Project Background/Rationale: A high prevalence of Operation Enduring Freedom/Operation Iraqi Freedom (OEF/OIF) soldiers is returning from the battlefield with multiple injuries, with traumatic brain injury (TBI) noted as their signature wound. Reflecting the priority placed on caring for OEF/OIF veterans' needs, VA established 22 Polytrauma Network Sites (PNSs) for post-acute rehabilitation. In the typical polytrauma patient, TBI occurs in combination with other disabling conditions that require ongoing, individualized, multidisciplinary medical and psychosocial care. Although establishing the PNS was a major advance, coordination of care remains challenging. Further study is needed to understand variation across PNSs on two known factors related to outcomes: level of structural integration and coordination mechanisms. Structural integration includes organizational features like formal reporting relationships, decision-making processes, physical space, and allocation of resources. Regarding coordination, key distinctions have been made between relational coordination, programming, and feedback as mechanisms for achieving communication among providers needed for effective patient care. Project Objectives: 1. Current Pilot: To refine previously developed structural integration and coordination interview and survey measures and assess their reliability and validity when adapted to PNS outpatient staff. 2. Future Study: Use adapted measures to understand whether variation in structural integration and coordination, in addition to other factors such as provider and patient characteristics, impact patient outcomes (e.g., treatment plan adherence, quality of life, employment), and what configurations of structural integration and coordination are associated with better outcomes. Project Methods: The proposed pilot study will proceed in three phases. Phase 1 will begin with a best-guess modification by the study team of the existing structural integration measure for use in the PNS context. This draft will be reviewed by the PNS director at VA Boston, home site of the study team, to ensure that the items are appropriate and sufficient for understanding PNS structural integration. The refined measure will then be administered to the remaining 21 PNS directors using a combination of web and telephone methodologies. The information obtained from Phase 1 will inform the Phase 2 initial modification of the survey-based coordination measures. The phrasing and sequence of questions in these measures must correctly reflect the relationship between the 'core' PNS staff and consulting specialties. The draft instrument will then be administered to VA Boston PNS providers and referral service employees, followed by a 'cognitive debriefing' in a focus-group setting to identify ambiguous or problematic elements of the coordination surveys. These will be revised accordingly, and the testing process repeated with another PNS focus group via teleconference. Based on these results, for Phase 3 we will create a web-based coordination survey and administer it to 5 randomly selected PNSs (excluding the PNSs piloted during Phase 2). The psychometric properties of the coordination scales will then be assessed by applying multitrait scaling analysis to these data, and final item-to- scale assignments adjusted to maximize content consistency, reliability, and convergent and discriminant validity.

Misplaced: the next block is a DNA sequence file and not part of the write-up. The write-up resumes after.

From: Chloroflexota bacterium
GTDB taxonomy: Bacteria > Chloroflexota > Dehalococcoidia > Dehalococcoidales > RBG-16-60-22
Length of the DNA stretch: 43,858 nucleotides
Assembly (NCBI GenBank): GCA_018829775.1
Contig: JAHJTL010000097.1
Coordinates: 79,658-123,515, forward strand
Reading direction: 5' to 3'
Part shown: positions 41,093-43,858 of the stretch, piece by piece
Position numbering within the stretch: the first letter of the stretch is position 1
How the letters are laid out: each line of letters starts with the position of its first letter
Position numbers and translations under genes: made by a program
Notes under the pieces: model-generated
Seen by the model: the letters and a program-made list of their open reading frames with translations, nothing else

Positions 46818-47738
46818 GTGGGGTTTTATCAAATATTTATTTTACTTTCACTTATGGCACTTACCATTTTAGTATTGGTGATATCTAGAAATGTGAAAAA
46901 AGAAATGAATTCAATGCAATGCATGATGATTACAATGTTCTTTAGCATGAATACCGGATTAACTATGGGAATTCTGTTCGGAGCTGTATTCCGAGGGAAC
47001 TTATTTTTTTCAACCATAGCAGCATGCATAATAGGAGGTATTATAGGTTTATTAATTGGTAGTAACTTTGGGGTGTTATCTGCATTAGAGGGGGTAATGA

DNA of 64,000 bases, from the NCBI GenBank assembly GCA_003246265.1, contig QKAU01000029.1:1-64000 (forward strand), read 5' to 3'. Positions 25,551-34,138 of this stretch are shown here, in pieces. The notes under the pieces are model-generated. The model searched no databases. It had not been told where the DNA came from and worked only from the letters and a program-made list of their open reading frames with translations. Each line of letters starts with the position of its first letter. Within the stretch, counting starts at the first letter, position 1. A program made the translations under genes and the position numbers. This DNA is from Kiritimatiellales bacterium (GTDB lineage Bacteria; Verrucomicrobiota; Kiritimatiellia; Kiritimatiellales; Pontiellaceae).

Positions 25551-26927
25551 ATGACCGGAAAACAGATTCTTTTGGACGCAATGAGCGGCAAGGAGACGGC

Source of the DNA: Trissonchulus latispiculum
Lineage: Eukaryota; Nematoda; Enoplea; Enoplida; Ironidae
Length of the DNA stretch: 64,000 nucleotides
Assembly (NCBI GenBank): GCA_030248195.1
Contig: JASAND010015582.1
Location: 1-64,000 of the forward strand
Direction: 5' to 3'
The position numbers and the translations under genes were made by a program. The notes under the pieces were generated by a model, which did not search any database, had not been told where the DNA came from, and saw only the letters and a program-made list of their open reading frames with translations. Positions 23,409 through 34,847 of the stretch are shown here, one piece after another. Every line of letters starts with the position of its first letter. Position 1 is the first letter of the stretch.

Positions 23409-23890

Advances in battlefield treatment have produced a veteran cohort that would not have survived their wounds in prior wars. As a response to HSR&D Priority B: Care of Complex, Chronic Conditions, this and the proposed future research present an opportunity to examine the organizational infrastructure and practices of the Polytrauma System of Care, specifically the Polytrauma Network Sites, as a VA response to the recent influx of the immediate and urgent needs of a new veteran population with a unique constellation of injuries. Findings from this research will lead to future studies designed to identify organizational structures and coordination processes that represent best practices for fostering effective rehabilitation and treatment programs for those with multiple, chronic conditions in current and future systems of care. Policymakers, key stakeholders, and healthcare managers need this information for translating research findings into policy and practice.